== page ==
Sepsis induces an amplified abnormal state, including inflammation, oxidative stress, and mitochondrial dysfunction . Inflammation exerts a vital role in the cardiac dysfunction during sepsis. The levels of MPO, TNF-α, and IL-6 in myocardium were measured by immunohistochemistry (IHC) staining. MPO is a marker of neutrophil aggregation. The result showed that CLP injury led to increased MPO contents in the heart, but the extent was much less dramatic in the CLP + MEL group (Fig. 4a). Similarly, the contents of TNF-α, IL-6, and NOX2 displayed a similar trend (Fig. 4b–d). Melatonin pretreatment also decreased the mRNA expression of TNF-α, IL-6, IL-8, CXCL2, NLRP3, and IL-1β in CLP mice(Fig. 4e).
As oxidative stress is correlated with organ failure in sepsis, cardiac reactive oxygen species (ROS) level and the known antioxidative stress markers Nrf2 and HO-1 in the heart tissues were examined. Increased red fluorescent sites were observed in the CLP group, while melatonin decreased the red fluorescent sites (Fig. 5a–b). Consistently, melatonin also up-regulated the protein level of Nrf2 and HO-1of CLP mice (Fig. 5c, g).
As prolonged ERS has been demonstrated to be a crucial contributor to sepsis, the levels of ERS-related markers were then assessed. The levels of CHOP, GRP78, and ATF6 were significantly reduced, while the levels of p-PERK and p-PERK/PERK were increased in the CLP group, the effects of which were reversed by melatonin (Fig. 5d, h).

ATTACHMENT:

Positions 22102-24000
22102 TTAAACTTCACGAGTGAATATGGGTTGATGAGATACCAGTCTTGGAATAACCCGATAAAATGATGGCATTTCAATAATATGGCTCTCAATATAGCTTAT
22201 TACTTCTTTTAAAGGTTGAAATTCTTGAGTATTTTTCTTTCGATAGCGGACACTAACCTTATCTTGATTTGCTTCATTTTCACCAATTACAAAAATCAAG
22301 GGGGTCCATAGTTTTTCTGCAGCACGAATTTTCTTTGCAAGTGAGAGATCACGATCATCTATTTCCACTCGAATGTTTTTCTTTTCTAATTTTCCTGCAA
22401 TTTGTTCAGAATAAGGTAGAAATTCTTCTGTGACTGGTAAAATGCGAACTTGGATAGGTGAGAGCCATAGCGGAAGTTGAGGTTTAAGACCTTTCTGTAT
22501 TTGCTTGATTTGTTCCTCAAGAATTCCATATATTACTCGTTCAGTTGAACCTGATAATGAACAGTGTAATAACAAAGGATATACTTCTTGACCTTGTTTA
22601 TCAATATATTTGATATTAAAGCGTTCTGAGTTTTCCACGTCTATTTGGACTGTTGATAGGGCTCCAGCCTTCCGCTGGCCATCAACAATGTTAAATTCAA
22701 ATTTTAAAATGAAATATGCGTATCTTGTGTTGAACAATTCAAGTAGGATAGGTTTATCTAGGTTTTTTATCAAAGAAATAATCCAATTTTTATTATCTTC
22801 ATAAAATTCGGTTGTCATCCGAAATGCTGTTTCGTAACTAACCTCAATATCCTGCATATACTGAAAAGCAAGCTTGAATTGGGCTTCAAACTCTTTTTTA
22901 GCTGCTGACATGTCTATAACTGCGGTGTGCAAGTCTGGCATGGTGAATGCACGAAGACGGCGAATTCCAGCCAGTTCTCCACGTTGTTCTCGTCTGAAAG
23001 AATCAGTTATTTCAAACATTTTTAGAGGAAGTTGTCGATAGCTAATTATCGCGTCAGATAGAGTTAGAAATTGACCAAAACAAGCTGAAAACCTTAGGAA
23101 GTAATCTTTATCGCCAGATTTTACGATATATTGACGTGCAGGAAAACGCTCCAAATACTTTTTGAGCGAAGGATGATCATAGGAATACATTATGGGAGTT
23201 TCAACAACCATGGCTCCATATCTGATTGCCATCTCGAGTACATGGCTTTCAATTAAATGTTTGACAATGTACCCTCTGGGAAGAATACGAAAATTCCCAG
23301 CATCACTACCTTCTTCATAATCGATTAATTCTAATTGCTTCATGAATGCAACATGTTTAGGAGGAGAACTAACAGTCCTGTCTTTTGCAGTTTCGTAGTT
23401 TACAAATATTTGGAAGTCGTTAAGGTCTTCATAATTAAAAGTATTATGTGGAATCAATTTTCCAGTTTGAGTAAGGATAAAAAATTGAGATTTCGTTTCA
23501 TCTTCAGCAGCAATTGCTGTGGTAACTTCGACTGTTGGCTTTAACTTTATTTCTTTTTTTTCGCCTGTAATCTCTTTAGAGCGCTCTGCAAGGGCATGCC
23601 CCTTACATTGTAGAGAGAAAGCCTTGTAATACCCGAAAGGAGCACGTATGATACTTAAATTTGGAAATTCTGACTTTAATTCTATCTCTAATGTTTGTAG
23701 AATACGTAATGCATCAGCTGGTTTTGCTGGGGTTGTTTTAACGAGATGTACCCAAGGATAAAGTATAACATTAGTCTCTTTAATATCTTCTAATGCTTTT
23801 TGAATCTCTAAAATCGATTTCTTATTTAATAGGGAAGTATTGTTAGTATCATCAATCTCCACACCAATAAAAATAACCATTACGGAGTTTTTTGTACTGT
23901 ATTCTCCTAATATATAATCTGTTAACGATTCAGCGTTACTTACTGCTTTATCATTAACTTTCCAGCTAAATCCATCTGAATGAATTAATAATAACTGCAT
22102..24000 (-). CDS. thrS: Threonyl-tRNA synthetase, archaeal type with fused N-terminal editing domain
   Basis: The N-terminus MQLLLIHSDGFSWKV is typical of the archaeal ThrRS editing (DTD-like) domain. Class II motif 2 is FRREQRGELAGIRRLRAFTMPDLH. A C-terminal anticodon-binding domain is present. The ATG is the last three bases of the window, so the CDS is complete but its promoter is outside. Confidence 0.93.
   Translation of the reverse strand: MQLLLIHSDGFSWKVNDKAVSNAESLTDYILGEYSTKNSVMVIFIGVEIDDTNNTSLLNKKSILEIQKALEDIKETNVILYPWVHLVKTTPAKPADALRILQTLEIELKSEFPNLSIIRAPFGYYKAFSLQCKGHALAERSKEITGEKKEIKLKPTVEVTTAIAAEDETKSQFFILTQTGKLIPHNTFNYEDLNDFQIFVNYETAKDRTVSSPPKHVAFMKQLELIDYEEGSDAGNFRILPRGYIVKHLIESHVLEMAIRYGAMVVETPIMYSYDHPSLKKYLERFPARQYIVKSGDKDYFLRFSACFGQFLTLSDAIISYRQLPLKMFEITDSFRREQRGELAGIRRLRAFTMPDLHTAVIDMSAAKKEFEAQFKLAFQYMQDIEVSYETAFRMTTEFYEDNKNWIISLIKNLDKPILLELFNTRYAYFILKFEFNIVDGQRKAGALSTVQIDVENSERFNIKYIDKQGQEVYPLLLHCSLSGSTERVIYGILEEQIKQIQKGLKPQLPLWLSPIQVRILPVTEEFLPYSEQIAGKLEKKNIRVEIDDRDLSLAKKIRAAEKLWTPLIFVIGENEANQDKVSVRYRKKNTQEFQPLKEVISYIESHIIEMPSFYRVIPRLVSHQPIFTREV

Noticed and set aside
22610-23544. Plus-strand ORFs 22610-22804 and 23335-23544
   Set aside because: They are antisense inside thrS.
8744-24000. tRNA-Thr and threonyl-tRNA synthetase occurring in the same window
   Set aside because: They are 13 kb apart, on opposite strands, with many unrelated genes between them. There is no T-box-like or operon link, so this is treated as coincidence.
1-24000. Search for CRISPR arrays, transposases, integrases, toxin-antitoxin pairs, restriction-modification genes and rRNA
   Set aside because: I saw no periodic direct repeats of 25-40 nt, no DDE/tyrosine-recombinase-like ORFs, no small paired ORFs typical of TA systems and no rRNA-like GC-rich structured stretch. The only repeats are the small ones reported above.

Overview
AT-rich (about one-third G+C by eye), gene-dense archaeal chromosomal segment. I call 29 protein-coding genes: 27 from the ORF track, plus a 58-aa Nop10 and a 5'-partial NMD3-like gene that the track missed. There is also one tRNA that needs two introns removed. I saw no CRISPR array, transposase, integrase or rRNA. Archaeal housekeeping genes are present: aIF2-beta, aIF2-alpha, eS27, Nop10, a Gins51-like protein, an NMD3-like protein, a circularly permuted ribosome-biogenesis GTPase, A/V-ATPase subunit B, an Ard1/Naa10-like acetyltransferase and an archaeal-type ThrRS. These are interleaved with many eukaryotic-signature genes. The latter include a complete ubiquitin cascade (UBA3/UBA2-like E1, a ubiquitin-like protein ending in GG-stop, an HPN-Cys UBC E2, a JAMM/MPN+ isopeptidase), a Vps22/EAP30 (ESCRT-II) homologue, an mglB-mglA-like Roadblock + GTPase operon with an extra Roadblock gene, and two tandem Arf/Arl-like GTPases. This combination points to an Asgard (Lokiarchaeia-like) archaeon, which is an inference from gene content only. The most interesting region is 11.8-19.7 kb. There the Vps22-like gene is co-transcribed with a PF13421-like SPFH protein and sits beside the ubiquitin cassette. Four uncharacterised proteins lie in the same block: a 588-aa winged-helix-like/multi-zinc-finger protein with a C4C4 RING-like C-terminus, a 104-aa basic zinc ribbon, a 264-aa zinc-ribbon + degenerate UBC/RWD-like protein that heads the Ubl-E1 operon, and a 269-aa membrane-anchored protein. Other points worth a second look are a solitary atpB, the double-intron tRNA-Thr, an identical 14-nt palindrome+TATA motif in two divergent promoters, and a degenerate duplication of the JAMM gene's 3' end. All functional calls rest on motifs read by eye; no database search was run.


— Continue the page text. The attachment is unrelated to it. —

Mitochondrial dysfunction has been also observed during sepsis. The protein levels of TFAM, UCP2, NRF1, COXIV, and SDH5 were all significantly reduced in the CLP group, while melatonin could upregulate those protein levels (Fig. 5e, i). In addition, the AMPK pathway, a classical cardioprotective pathway, is closely correlated with mitochondrial biogenesis and function . In line with improved mitochondrial function, CLP-induced reduction of p-AMPK, p-AMPK/AMPK, p-ACC, and p-ACC/ACC was restored by melatonin pretreatment (Fig. 5f, j).
Effect of CC on the protective role of melatonin pretreatment in septic mice